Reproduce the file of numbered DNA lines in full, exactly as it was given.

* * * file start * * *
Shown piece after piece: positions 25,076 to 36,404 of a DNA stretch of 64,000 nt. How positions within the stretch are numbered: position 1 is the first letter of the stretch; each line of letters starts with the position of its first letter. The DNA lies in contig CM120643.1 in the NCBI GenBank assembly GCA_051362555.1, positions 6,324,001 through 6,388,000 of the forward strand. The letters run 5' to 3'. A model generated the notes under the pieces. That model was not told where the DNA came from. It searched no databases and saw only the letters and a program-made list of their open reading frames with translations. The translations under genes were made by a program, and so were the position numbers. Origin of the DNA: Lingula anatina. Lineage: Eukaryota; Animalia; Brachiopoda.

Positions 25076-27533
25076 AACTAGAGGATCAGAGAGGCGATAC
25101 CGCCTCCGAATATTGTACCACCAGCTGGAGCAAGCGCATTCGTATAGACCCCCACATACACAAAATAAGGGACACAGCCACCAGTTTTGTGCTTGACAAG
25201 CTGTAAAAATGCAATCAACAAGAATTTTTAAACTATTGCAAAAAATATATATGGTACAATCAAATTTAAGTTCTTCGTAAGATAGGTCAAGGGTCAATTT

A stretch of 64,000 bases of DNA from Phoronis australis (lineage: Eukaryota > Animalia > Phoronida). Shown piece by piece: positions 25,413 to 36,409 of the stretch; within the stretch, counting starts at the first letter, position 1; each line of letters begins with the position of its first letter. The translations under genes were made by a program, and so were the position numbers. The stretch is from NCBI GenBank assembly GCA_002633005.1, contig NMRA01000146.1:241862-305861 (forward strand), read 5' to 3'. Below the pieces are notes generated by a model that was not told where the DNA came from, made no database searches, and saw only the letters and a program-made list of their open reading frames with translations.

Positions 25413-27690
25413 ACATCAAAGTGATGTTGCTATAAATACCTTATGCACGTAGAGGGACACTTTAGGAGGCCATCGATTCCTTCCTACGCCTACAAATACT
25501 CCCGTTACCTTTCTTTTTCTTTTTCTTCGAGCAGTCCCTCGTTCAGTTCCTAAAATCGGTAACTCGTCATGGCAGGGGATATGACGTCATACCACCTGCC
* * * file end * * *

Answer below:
Shown piece after piece: positions 25,076 to 36,404 of a DNA stretch of 64,000 nt. How positions within the stretch are numbered: position 1 is the first letter of the stretch; each line of letters starts with the position of its first letter. The DNA lies in contig CM120643.1 in the NCBI GenBank assembly GCA_051362555.1, positions 6,324,001 through 6,388,000 of the forward strand. The letters run 5' to 3'. A model generated the notes under the pieces. That model was not told where the DNA came from. It searched no databases and saw only the letters and a program-made list of their open reading frames with translations. The translations under genes were made by a program, and so were the position numbers. Origin of the DNA: Lingula anatina. Lineage: Eukaryota; Animalia; Brachiopoda.

Positions 25076-27533
25076 AACTAGAGGATCAGAGAGGCGATAC
25101 CGCCTCCGAATATTGTACCACCAGCTGGAGCAAGCGCATTCGTATAGACCCCCACATACACAAAATAAGGGACACAGCCACCAGTTTTGTGCTTGACAAG
25201 CTGTAAAAATGCAATCAACAAGAATTTTTAAACTATTGCAAAAAATATATATGGTACAATCAAATTTAAGTTCTTCGTAAGATAGGTCAAGGGTCAATTT

A stretch of 64,000 bases of DNA from Phoronis australis (lineage: Eukaryota > Animalia > Phoronida). Shown piece by piece: positions 25,413 to 36,409 of the stretch; within the stretch, counting starts at the first letter, position 1; each line of letters begins with the position of its first letter. The translations under genes were made by a program, and so were the position numbers. The stretch is from NCBI GenBank assembly GCA_002633005.1, contig NMRA01000146.1:241862-305861 (forward strand), read 5' to 3'. Below the pieces are notes generated by a model that was not told where the DNA came from, made no database searches, and saw only the letters and a program-made list of their open reading frames with translations.

Positions 25413-27690
25413 ACATCAAAGTGATGTTGCTATAAATACCTTATGCACGTAGAGGGACACTTTAGGAGGCCATCGATTCCTTCCTACGCCTACAAATACT
25501 CCCGTTACCTTTCTTTTTCTTTTTCTTCGAGCAGTCCCTCGTTCAGTTCCTAAAATCGGTAACTCGTCATGGCAGGGGATATGACGTCATACCACCTGCC